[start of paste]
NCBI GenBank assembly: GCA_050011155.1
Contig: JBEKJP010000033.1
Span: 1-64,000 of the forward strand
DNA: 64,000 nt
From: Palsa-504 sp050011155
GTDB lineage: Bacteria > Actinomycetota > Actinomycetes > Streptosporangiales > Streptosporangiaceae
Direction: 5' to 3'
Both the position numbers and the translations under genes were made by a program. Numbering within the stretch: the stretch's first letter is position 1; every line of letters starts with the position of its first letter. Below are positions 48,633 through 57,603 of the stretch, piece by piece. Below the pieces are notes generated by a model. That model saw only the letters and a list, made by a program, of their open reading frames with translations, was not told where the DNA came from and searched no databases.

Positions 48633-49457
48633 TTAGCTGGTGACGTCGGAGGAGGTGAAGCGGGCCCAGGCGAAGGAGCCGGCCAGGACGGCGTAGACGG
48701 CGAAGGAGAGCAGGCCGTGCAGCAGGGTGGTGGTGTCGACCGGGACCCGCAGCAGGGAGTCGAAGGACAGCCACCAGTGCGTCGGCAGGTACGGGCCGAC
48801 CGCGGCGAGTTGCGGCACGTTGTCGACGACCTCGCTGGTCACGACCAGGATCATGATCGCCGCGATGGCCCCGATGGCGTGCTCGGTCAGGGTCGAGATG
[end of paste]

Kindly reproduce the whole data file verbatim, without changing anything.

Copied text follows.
NCBI GenBank assembly: GCA_050011155.1
Contig: JBEKJP010000033.1
Span: 1-64,000 of the forward strand
DNA: 64,000 nt
From: Palsa-504 sp050011155
GTDB lineage: Bacteria > Actinomycetota > Actinomycetes > Streptosporangiales > Streptosporangiaceae
Direction: 5' to 3'
Both the position numbers and the translations under genes were made by a program. Numbering within the stretch: the stretch's first letter is position 1; every line of letters starts with the position of its first letter. Below are positions 48,633 through 57,603 of the stretch, piece by piece. Below the pieces are notes generated by a model. That model saw only the letters and a list, made by a program, of their open reading frames with translations, was not told where the DNA came from and searched no databases.

Positions 48633-49457
48633 TTAGCTGGTGACGTCGGAGGAGGTGAAGCGGGCCCAGGCGAAGGAGCCGGCCAGGACGGCGTAGACGG
48701 CGAAGGAGAGCAGGCCGTGCAGCAGGGTGGTGGTGTCGACCGGGACCCGCAGCAGGGAGTCGAAGGACAGCCACCAGTGCGTCGGCAGGTACGGGCCGAC
48801 CGCGGCGAGTTGCGGCACGTTGTCGACGACCTCGCTGGTCACGACCAGGATCATGATCGCCGCGATGGCCCCGATGGCGTGCTCGGTCAGGGTCGAGATG